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1.34 ms. 11.76 ms. Gen. 3.17 ms. 18.63 ms. 70.99 ms. Gen., 2 VP sets. 3.23 ms. 18.75 ms. 93.19 ms. Table 1: Communications time (32-bit integer) for different ...

SIMULATION OF SEMICONDUCTOR DEVICES AND PROCESSES Vol. 4 Edited by W. Fichtner, D. Aemmer - Zurich (Switzerland) September 12-14,1991 - Hartung-Gorre

Massively Parallel Computation for Three-Dimensional Monte Carlo Semiconductor Device Simulation Henry Sheng, Roberto Guenieri t and Alberto Sangiovanni-Vincentelli Department of Electrical Engineering and Computer Sciences University of California, Berkeley, CA 94720, U.S.A. t

Dipartimento di Elettronica e Informatica Universita di Bologna, Italy

Abstract This work presents a study of the applicability of a massively parallel computing paradigm to Monte Carlo techniques for device simulation. A unique mapping of Monte Carlo to SIMD fine-grained parallelism has been developed, decoupling the problem into separate computational domains. For MOSFET simulation, this novel mapping allows estimated speeds of over 200,000 scatterings processed per second on a 65,536 processor Connection Machine, nearly a factor of six over the fastest known to date.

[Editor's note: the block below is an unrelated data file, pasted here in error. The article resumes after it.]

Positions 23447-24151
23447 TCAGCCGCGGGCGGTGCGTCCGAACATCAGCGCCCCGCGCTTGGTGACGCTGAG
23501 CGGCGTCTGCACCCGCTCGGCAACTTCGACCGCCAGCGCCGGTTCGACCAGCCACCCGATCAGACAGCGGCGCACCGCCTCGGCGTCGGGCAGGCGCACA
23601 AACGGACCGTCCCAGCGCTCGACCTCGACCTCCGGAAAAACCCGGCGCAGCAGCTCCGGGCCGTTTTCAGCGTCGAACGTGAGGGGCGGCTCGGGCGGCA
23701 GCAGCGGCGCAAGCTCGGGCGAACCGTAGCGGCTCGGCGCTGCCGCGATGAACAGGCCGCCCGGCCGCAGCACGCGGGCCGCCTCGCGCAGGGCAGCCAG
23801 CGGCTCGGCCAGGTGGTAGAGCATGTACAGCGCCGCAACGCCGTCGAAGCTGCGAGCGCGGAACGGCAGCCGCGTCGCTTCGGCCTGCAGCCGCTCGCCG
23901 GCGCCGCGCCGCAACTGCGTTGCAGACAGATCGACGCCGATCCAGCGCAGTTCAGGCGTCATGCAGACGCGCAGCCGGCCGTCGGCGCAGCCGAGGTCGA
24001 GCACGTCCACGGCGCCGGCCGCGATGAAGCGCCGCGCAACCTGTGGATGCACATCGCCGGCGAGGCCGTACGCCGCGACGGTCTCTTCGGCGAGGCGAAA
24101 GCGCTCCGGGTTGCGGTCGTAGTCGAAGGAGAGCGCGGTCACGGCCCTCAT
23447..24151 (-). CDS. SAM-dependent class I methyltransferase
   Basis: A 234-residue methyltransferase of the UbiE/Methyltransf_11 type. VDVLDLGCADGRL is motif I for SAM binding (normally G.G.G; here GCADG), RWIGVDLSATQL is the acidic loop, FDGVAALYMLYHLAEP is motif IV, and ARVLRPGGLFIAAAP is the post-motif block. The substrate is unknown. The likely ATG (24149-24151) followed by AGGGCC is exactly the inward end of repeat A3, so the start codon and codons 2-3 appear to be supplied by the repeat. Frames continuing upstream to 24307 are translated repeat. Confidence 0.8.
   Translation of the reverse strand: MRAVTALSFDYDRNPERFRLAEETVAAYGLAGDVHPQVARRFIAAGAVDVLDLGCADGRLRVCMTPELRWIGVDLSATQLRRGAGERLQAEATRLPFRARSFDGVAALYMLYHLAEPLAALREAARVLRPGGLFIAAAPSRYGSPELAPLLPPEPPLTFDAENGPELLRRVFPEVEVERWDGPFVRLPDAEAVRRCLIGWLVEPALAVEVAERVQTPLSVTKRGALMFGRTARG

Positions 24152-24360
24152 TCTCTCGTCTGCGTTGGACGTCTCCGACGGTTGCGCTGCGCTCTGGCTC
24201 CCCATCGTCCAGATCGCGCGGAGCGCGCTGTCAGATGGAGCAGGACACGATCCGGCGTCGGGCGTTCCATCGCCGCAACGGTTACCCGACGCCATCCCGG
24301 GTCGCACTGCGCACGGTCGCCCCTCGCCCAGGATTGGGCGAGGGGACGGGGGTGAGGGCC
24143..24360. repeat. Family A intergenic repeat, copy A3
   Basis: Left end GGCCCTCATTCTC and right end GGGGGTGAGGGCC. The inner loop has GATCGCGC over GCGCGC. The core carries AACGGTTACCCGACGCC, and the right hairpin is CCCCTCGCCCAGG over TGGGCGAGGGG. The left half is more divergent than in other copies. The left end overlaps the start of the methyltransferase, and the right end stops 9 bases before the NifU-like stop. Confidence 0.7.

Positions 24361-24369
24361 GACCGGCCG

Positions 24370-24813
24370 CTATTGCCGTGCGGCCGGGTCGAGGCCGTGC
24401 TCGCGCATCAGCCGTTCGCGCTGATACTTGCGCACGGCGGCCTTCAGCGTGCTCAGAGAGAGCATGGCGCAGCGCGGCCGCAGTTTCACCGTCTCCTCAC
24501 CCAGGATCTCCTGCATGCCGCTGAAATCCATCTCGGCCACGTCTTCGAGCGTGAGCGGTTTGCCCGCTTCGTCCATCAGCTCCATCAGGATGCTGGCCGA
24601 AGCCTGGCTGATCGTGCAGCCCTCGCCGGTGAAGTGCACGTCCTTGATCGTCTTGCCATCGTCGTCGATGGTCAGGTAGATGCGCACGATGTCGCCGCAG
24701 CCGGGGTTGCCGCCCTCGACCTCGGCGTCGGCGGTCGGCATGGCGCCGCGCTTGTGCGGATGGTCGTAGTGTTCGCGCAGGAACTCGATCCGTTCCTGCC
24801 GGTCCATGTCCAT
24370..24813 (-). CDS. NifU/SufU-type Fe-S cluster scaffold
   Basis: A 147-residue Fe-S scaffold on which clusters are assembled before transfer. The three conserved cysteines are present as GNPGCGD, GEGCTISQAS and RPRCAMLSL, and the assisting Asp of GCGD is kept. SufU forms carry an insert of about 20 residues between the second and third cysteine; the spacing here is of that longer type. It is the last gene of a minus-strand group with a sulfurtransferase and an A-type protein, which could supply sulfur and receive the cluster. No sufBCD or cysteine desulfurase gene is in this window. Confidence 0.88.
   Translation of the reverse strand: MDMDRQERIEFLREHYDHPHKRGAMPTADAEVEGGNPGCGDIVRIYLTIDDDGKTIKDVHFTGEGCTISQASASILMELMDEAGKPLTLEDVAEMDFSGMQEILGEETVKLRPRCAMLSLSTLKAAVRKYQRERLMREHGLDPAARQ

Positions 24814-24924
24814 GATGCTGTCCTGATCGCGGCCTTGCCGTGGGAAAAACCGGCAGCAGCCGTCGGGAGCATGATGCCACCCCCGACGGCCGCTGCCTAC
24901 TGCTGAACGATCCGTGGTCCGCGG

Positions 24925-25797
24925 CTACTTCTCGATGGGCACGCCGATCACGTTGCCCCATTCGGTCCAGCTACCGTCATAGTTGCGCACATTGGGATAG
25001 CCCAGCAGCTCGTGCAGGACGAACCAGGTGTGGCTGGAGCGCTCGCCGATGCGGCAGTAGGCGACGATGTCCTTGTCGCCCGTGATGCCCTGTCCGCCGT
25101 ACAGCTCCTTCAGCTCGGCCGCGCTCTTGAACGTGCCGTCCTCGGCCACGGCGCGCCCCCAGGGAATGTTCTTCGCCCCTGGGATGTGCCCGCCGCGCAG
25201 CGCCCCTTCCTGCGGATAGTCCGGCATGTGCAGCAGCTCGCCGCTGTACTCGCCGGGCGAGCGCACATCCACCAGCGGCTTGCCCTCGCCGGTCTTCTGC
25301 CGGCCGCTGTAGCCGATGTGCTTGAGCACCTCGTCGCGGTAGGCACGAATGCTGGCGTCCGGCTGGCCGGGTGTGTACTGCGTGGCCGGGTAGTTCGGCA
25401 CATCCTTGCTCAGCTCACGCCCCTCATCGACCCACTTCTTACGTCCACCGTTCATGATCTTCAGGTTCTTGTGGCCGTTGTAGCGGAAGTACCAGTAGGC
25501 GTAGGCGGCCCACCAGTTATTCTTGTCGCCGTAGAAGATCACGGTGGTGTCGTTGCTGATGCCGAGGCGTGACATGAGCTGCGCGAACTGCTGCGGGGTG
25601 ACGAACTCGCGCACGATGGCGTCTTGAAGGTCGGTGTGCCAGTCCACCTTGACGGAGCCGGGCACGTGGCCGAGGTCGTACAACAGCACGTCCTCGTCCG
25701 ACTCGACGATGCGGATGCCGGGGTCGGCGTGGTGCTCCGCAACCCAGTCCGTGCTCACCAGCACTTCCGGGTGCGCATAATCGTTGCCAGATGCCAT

Throe-dimensional Monte Carlo simulation is desirable as device technology is pushed into t h e deep submicron regime. However, its computational complexity is so high today that its pi'a.ctical use is out of the question. Attempts at coarse-grained parallelism and vectorization h a v e been performed previously [l],[2],[3]. For the simulation of MOSFET's, speeds of 15,0003 0 , 0 0 0 scattering events processed per second on a single processor CRAY-XMP are reported [ l ] . Though good for two-dimensional simulation, the computational speeds attained are not s a t i s f a c t o r y due to the complexity of three-dimensional Monte Carlo. W e propose the use of massive data-level parallelism to solve this problem. Specifically, we p r e s e n t an approach, implemented on the Connection Machine 1 , that significantly improves the C P U times required by three-dimensional Monte Carlo simulation on other architectures.


Computational Model

T h e Connection Machine [4] is a massively parallel SIMD computing system. The CM is based a data directed computational model. In this model, the processing units and the memory are a s s o c i a t e d together in one unit, rather than as separate entities. Thus, the potential bandwidth is increased significantly. A fully-configured system contains 65,536 processors. These processors c a n be allocated into Virtual Processor sets, VP sets, where multiple "virtual" processors can "•The Connection Machine is a registered trademark of Thinking Machines Corporation



VPR 1 4 32

Neighbor 0.52 ms 1.34 ms 11.76 ms

Gen. 3.17 ms 18.63 ms 70.99 ms

Gen., 2 VP sets 3.23 ms 18.75 ms 93.19 ms